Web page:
Module Identifier DR24710  
Academic Year 2004/2005  
Co-ordinator Mr David J Blumfield  
Semester Semester 2  
Pre-Requisite Sucessful Completion of Part One Drama  
Course delivery Lecture   10 Hours  
  Practical   20 Hours  
Assessment TypeAssessment Length/DetailsProportion
Semester Assessment Oral proposal and interview (20 minutes)50%
Semester Assessment Practical test (15 minutes)25%
Semester Assessment Practical demonstration (15 minutes)25%
Supplementary Assessment As for semester assessments. Should it not be possible to participate in a group for the practical test and demonstration the department will devise alternative assignments in conjunction with the director of teaching and learning and the module coordinator.100%

Learning outcomes

On successful completion of this module students should be able to:

Brief description

This module will offer an opportunity to gain basic competence in the primary theatre skills needed when working in a range of community environments. It will include an introduction to basic technical resources: the use of theatre sound and lighting equipment and use of video recording, editing and projecting. The use of basic acting, voice, movement and directing techniques, simple stage and costume design, publicity and marketing strategies will also be explored in the practical workshops and lecture demonstrations. General issues encountered when working in community environments, such as health and safety, equal opportunities, time and personnel management, group dynamics, and a sensitivity to the community environment in which the work is to be conducted will also be addressed. Teaching will be through a series of Lecture demonstrations and practical classes.


Lecture Demonstrations and practical workshops will include:-

  1. The role of the community artist and the context of the work: expectations, the given circumstances, funding and resources, working with committees, making the work accessible, stimulating interest, advertising, publicity and marketing, health and safety issues, police checks, child and data protection.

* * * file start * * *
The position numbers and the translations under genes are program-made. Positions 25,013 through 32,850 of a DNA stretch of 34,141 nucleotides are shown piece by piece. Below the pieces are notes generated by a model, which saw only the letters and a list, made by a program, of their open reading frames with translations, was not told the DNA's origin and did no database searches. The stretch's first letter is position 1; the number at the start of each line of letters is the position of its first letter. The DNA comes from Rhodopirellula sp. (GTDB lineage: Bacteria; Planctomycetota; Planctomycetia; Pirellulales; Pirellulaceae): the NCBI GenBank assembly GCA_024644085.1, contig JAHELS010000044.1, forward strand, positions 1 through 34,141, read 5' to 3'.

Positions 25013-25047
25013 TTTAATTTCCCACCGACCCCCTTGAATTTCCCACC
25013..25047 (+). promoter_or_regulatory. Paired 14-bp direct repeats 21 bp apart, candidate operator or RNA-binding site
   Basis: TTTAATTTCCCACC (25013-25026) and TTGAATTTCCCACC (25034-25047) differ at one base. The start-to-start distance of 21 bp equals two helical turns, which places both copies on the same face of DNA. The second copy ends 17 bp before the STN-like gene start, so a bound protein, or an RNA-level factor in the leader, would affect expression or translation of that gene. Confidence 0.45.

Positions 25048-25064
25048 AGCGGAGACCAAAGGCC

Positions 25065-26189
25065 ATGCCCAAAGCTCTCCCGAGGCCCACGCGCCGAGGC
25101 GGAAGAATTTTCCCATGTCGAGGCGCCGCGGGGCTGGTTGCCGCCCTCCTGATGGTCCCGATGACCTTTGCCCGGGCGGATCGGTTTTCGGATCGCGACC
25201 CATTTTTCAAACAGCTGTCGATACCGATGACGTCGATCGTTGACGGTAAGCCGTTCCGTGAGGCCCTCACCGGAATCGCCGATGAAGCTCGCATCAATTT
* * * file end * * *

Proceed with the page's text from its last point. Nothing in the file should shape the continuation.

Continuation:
2. Leading the group: understanding group dynamics, rhythms of work, timing and scheduling of projects.
  3. Acting skills and techniques: working with voice, body and space
  4. Directing skills and techniques: improvisation, games and basic character exercises.
  5. The backstage environment: rehearsal and performance, strategies, procedures and common systems.
  6. Lighting for a simple rig: equipment and its use, identifying lanterns, rigging, focusing, plotting and board operation.
  7. Rigging and operating a basic sound system: recording and editing.
  8. Documenting the process: using video equipment and projection
  9. Designing: facilitating basic stage and costume design
  10. Appraising the event: the future?

Reading Lists

Taylor, Don 1996 (1996) Directing Plays A & C Black
Boal, Agusto (1992) Games for Actors and Non-Actors trans Adrian Jackson Routledge
Rodenberg, Patsy The Right to Speak Methuen
Linklater, Kirsten (1994) Freeing the Natural Voice Quite Specific Media Group
Jellicoe, Ann (1987) Community Plays - How to put them on Methuen
Fox, John Engineers of the Imagination Methuen
Johnstone, Chris (1998) House of Games: Making the Theatre for Everyday Life Nick Hern Books
Flemming, Michael (2003) Starting Drama Teaching David Fulton Publishers
Barker, Clive (1977) Theatre games: A New Aproach to Drama Training Methuen
De Mallett Burgess, Thomas and Skillbeck, Nicholas (2000) The Singing and Acting handbook - games and exercises for the performenr Routledge
Bond, Daniel Stage Management - The Gentle Art A and C black
Palin, The Essential Handbook Macmillan
Hold, Michael Stage Design and Properties Schirmer Books Theatre Manuals


This module is at CQFW Level 5